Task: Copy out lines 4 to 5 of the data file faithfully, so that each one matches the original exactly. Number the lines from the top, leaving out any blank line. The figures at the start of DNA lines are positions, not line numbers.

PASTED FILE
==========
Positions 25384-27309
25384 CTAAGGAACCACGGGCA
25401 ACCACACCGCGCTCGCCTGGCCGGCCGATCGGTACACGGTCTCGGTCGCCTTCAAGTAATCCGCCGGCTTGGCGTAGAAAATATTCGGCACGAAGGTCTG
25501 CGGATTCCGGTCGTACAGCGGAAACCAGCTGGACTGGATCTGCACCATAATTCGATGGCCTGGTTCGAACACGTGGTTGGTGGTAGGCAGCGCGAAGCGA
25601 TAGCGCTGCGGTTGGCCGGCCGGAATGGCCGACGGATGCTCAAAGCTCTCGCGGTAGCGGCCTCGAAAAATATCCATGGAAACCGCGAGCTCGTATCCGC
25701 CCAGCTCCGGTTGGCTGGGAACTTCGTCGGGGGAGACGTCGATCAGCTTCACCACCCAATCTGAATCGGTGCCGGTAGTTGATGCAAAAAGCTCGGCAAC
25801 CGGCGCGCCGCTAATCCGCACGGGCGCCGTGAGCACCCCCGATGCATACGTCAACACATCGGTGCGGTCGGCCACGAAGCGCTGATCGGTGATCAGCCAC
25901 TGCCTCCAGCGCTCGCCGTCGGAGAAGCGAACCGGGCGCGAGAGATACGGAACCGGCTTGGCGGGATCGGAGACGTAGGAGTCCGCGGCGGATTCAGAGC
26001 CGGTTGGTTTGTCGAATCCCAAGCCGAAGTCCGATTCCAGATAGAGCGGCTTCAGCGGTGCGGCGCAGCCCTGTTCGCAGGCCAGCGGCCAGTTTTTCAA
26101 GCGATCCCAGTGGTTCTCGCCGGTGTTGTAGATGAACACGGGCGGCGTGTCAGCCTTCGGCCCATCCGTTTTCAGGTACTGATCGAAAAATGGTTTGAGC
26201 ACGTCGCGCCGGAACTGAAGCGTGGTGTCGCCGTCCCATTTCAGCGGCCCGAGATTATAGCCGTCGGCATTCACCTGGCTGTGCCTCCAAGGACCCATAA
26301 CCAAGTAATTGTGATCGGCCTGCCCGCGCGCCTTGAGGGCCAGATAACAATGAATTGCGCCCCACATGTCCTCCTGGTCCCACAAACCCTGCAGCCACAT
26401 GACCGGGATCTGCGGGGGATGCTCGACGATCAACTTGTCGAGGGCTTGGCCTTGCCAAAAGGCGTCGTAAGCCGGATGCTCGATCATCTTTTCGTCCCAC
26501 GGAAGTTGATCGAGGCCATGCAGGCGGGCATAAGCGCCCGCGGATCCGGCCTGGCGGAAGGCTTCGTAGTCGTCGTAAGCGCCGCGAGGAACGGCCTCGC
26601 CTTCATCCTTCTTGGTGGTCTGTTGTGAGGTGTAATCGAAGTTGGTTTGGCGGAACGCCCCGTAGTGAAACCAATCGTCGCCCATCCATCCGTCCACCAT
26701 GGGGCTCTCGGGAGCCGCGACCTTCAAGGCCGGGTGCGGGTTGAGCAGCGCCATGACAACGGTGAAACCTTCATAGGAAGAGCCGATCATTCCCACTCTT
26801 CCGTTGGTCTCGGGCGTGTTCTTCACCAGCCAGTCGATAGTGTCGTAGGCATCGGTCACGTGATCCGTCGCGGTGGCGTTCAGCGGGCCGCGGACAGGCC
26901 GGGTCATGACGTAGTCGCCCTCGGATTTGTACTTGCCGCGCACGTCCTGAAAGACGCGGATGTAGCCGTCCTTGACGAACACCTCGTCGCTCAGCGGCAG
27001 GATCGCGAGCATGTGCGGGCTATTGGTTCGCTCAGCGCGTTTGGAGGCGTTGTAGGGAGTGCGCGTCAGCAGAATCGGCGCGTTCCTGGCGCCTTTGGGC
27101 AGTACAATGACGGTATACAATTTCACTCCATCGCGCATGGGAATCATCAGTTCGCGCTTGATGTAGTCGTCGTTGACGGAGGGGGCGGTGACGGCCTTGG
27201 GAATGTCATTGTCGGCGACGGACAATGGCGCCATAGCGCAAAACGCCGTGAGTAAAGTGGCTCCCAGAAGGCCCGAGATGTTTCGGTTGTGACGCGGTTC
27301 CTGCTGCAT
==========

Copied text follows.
25501 CGGATTCCGGTCGTACAGCGGAAACCAGCTGGACTGGATCTGCACCATAATTCGATGGCCTGGTTCGAACACGTGGTTGGTGGTAGGCAGCGCGAAGCGA
25601 TAGCGCTGCGGTTGGCCGGCCGGAATGGCCGACGGATGCTCAAAGCTCTCGCGGTAGCGGCCTCGAAAAATATCCATGGAAACCGCGAGCTCGTATCCGC